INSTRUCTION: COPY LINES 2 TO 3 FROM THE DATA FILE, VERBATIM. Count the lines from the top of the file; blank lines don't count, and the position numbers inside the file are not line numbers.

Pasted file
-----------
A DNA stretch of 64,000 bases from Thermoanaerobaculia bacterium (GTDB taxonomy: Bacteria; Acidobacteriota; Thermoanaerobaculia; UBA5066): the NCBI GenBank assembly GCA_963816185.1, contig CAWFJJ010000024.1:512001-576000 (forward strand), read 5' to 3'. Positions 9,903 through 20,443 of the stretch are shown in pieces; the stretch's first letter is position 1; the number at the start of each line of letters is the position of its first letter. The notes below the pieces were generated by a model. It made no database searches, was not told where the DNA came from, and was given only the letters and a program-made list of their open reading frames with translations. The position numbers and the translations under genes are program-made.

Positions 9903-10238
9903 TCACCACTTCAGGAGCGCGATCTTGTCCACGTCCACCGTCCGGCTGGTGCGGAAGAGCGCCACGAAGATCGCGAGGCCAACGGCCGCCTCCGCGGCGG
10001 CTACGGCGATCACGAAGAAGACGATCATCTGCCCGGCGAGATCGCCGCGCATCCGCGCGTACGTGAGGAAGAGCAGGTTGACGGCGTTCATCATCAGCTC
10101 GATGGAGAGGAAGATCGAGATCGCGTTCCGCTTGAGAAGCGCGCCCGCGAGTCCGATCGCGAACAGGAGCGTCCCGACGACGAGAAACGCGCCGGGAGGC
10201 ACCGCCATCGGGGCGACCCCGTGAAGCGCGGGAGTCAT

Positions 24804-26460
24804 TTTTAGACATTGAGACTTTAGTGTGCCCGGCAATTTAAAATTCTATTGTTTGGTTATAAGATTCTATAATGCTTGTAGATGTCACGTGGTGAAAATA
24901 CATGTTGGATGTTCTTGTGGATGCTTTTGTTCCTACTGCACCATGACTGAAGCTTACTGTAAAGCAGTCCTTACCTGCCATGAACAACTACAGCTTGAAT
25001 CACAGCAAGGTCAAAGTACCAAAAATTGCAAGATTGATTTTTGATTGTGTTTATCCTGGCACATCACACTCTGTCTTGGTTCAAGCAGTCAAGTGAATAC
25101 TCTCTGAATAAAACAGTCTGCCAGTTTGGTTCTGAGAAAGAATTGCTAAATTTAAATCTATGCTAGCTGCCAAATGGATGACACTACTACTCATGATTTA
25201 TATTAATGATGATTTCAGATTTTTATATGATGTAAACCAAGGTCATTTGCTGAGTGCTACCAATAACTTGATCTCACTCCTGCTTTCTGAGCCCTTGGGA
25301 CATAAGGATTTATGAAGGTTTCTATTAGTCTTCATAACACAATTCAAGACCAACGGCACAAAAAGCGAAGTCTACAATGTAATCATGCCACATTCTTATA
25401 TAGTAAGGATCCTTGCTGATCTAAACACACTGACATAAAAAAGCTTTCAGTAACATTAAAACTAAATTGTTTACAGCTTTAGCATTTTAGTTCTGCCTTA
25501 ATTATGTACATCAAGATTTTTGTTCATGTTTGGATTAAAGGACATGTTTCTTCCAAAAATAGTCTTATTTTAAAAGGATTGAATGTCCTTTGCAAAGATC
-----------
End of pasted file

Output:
Positions 9903-10238
9903 TCACCACTTCAGGAGCGCGATCTTGTCCACGTCCACCGTCCGGCTGGTGCGGAAGAGCGCCACGAAGATCGCGAGGCCAACGGCCGCCTCCGCGGCGG